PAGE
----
“Multispecies ethnographers are studying the host of organisms whose lives and deaths are linked to human social worlds. A project allied with Eduardo Kohn’s ‘anthropology of life’—’an anthropology that is not just confined to the human but is concerned with the effects of our entanglements with other kinds of living selves’—multispecies ethnography centers on how a multitude of organisms’ livelihoods shape and are shaped by political, economic, and cultural forces. Such ethnography also follows Susan Leigh Star, who suggests ‘it is both more analytically interesting and more politically just to begin with the question, cui bono? [to whose benefit?] than to begin with a celebration of the fact of human/non-human mingling’.”
– Eben Kirksey and Stefan Helmreich, The Emergence of Multispecies Ethnography (pdf)
Our Counting Sheep project certainly falls within the realm of multispecies ethnography, but the addition of critical or speculative design also conjures ties to what have recently been called “epizoic media.”
epizoon, n. (pl. epizoa)
A parasitic animal that lives on the exterior of the body of another animal.
Of or pertaining to epizoa.
The main means of mass communication.
At the Institute for Augmented Ecology–a temporary office within FoAM as part of the groworld project–Theun Karelse has compiled a list of epizoic media projects as part of their investigations into “trans-species social networks.” Justin Pickard considers the list a good way to “start to bend your brain around the (still permeable) boundaries of the field” and adds a few more projects to the mix, but epizoic media are dominated by mammals and birds equipped with GPS, sensors and/or cameras. I wrote about PigeonBlog in a 2008 article on sensor technologies and community mapping, and I’ve always been a fan of Anab Jain’s Luka Live project, but what really struck me as seductive were the insect and bacteria projects. (Jussi Parikka’s Insect Media, anyone?)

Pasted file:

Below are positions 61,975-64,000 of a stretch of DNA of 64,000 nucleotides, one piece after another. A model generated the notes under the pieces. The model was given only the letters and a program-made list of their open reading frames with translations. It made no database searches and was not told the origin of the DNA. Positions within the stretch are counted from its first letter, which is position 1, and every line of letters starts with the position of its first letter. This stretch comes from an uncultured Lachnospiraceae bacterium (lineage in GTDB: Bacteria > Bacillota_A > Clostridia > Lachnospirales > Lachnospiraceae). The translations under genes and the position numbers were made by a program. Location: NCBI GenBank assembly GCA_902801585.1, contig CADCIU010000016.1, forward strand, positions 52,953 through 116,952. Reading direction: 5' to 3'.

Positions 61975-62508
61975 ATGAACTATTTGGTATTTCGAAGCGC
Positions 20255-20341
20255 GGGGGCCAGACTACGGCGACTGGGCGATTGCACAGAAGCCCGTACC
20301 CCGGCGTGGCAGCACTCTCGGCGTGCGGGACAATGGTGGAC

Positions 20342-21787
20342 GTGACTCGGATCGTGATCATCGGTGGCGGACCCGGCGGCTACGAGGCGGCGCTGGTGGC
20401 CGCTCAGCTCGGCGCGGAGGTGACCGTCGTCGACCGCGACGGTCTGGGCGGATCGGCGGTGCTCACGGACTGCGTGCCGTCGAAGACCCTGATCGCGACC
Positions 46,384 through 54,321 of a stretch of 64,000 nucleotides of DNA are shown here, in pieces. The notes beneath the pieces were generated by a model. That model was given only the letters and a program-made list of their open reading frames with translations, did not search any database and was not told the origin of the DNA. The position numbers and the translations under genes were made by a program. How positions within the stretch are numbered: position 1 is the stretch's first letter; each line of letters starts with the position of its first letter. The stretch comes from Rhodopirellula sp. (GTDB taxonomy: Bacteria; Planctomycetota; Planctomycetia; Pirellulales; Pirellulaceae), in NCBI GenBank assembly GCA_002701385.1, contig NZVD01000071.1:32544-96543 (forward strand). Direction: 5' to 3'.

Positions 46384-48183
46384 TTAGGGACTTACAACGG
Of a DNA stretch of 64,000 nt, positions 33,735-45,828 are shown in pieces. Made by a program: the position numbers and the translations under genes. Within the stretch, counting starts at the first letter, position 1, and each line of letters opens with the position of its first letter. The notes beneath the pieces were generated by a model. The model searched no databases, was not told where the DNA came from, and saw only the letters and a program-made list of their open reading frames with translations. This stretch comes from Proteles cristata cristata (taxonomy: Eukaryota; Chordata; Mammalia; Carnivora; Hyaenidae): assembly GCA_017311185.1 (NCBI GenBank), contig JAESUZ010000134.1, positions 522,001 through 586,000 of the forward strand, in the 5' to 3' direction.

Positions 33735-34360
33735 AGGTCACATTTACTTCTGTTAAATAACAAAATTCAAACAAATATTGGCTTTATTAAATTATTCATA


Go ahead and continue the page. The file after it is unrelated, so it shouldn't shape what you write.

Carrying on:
For example, Angelo Vermeulen’s Corrupted C#n#m# started with the “colonisation of digital media with biological organisms” and has most recently turned to “Madagascar hissing cockroaches that were transformed into ‘cyberinsects’ capable of disrupting video data.”
And Chris Woebken’s Moth project “consists of a set of tools that provide a framework to create a language for facilitating new insect/human interactions … The advantage of involving an insect as a living sensor is you can create a relationship with it, by watching its behavior and seeing it’s alive rather than just reading data output or detecting color change. The insect as sensor can become an entity of trust – rather than something you might shy away from or even be repulsed by.”
Although beautiful and evocative, I have to ask if these projects perpetuate the “celebration of the fact of human/non-human mingling”? Or, put differently, do they really help us question “how a multitude of organisms’ livelihoods shape and are shaped by political, economic, and cultural forces”?